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The world is moving online. More and more of our lives now takes place on computers. In a short space of time personal computers have taken over. Whereas before they were just for the privileged few now you can hardly find a house without one. Nowadays at libraries you can search, find, borrow and return a book with speaking to a single librarian. Everything can be done on a computer quickly and easily. This is the case for many other day-to-day activities and as time goes on it will only become more common. The problem is though, some people are being left out of this societal overhaul.
Our society is full of people with a range of disabling problems. Multiple sclerosis, Parkinson’s, spinal injuries and similar issues affect millions. These people struggle with computers or simply cannot use them. So with computers becoming more present in every day life and with the extraordinary advances in Internet speeds in recent years, time has to be spent on solving the problems that will inevitably arise. One such solution is a device that allows the user to control their computer through eye movement alone meaning even the most handicapped will be able to use a computer with ease.
(Image Source – Wiki Commons)
It is an interesting device because when you describe the items that were used to create it, it sounds crude. Researchers from the Imperial College London used two video game console cameras ($31 each) and a pair of glasses ($5). That’s it. The cost for the GT3D device is just $67 which is a fantastic price considering the implications. The way it works is that the cameras continuously take pictures of the eye to see where the pupil is. With this information the user is able to control a computer cursor with their eyes.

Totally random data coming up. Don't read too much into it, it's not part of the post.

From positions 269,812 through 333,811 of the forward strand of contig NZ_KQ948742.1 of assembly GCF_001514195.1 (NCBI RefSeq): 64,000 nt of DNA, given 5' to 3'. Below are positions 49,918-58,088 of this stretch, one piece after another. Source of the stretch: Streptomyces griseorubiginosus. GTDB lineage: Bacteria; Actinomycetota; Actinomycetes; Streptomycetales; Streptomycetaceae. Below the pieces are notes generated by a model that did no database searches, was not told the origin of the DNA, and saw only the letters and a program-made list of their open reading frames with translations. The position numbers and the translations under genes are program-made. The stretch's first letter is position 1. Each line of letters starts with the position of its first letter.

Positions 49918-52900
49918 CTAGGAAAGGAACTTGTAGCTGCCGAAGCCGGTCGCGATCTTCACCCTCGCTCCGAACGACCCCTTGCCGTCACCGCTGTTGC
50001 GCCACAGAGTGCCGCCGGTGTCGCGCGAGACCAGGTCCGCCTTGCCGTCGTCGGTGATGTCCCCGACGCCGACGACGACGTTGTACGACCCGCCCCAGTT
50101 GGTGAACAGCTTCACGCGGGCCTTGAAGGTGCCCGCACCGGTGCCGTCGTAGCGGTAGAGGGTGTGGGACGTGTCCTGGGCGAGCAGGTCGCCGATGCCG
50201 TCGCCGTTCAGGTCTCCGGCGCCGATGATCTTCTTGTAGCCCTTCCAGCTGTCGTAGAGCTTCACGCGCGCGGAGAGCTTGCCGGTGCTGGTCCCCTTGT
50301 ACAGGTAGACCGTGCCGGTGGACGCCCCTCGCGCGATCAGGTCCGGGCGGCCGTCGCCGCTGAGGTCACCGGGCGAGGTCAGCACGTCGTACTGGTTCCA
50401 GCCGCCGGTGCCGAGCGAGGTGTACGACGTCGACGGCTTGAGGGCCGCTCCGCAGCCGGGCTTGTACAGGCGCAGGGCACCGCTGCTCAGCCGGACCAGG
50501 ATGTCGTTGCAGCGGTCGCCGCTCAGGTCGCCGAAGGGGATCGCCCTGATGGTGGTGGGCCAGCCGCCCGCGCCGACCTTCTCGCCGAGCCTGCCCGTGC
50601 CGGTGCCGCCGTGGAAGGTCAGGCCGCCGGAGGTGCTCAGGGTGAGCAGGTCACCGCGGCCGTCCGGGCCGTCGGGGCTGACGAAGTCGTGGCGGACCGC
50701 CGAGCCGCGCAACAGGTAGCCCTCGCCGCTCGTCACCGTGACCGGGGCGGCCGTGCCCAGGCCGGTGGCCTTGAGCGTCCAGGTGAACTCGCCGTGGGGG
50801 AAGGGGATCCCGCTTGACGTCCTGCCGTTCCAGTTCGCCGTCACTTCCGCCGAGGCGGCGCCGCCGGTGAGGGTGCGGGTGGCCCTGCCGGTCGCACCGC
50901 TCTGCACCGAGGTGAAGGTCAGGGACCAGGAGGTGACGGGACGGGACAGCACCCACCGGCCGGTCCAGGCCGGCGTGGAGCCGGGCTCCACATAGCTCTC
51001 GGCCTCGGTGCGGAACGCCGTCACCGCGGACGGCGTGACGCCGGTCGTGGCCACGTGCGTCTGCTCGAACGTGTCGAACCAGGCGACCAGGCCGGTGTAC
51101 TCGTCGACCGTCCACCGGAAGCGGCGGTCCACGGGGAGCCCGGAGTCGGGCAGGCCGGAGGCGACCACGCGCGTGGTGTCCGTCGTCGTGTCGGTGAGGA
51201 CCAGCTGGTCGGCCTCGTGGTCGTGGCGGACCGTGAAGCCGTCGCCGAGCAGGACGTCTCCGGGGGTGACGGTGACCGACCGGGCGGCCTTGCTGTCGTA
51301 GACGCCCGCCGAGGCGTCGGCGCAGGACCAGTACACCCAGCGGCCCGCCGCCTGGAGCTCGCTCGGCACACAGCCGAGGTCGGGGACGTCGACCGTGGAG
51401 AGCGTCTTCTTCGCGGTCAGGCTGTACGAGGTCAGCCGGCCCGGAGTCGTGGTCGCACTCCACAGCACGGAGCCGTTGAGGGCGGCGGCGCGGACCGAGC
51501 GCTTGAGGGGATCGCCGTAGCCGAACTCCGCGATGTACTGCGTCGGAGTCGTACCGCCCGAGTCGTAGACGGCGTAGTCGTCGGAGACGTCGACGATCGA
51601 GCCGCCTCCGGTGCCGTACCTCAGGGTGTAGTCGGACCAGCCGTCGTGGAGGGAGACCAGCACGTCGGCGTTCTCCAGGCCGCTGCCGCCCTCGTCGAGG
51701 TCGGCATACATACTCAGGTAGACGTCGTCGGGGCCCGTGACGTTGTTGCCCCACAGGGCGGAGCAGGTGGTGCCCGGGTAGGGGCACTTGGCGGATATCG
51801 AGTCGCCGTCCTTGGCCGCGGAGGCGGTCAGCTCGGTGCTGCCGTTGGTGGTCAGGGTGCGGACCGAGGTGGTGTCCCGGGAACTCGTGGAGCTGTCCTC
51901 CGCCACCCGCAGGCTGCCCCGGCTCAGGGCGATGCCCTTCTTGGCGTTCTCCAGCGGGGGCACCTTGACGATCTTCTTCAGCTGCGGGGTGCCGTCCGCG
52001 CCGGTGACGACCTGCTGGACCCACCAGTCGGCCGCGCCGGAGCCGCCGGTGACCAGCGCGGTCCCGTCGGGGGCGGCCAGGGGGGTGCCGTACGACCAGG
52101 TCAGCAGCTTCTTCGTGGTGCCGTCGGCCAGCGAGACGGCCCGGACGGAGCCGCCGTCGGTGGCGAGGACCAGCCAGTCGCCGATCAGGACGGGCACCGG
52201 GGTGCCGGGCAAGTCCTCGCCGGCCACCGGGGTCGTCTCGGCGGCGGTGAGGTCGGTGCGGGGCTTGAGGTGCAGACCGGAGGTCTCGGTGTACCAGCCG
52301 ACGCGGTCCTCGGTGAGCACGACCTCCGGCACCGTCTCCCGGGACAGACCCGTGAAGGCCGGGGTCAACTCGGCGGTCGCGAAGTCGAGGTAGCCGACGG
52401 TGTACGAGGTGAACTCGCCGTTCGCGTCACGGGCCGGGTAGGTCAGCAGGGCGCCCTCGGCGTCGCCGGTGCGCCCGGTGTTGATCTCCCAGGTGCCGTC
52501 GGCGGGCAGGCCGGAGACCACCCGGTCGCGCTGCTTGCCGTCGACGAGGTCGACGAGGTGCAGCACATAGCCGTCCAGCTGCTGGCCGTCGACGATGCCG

One of the most amazing aspects of the device is that it can even work out how far into the distance the user is looking. This sort of technology could greatly improve the usability of the computer but it also have other implications. It is suggested that using the 3D gaze of the user they could control a wheelchair by just looking at where they want to go or it could even be used in the operation of a prosthetic arm.
(Image Source – Wiki Commons)
The classic game of Pong was used by researchers to show how effective the glasses are. The subject used their eyes to control the bat in the game and hit the ball back and forth. Although that sounds like a simplistic demonstration it showed how well this technology worked. In comparison, trying to register brain waves and translating them into commands in this way would have been much more difficult to achieve. It also showed how easy to use the device is. Six of the subjects of whom had never used the device before managed to get decent enough scores in the game to come within 20 per cent of normal players. This was after using the glasses for only 10 minutes.
The researchers have also kept ease of use and installation in mind, too. It only uses one watt of power and so battery life will be excellent while it also transmits using WiFi meaning no wires to get in the way. To put it to use all you need to do is plug the receiver into a USB port and you’re ready to go. Simple stuff.
Dr Also Faisal, Lecturer in Neurotechnology at Imperial’s Department of Bioengineering and the Department of Computing said: “Crucially, we have achieved two things: we have built a 3D eye tracking system hundreds of times cheaper than commercial systems and used it to build a real-time brain machine interface that allows patients to interact more smoothly and more quickly than existing invasive technologies that are tens of thousands of times more expensive. This is frugal innovation; developing smarter software and piggy-backing existing hardware to create devices that can help people worldwide independent of their healthcare circumstances.”
It is certain that technology such as this will become very common for disabled people. It will also get much more advanced. This sort of work will do a lot of good to bring in people from the cold created by advancing technology that they once could not use.
Faye Bradley is a freelance writer with an interest in technology and its impact on society. She enjoys writing about advances in hardware and software that will help enrich the lives of the most isolated places and people.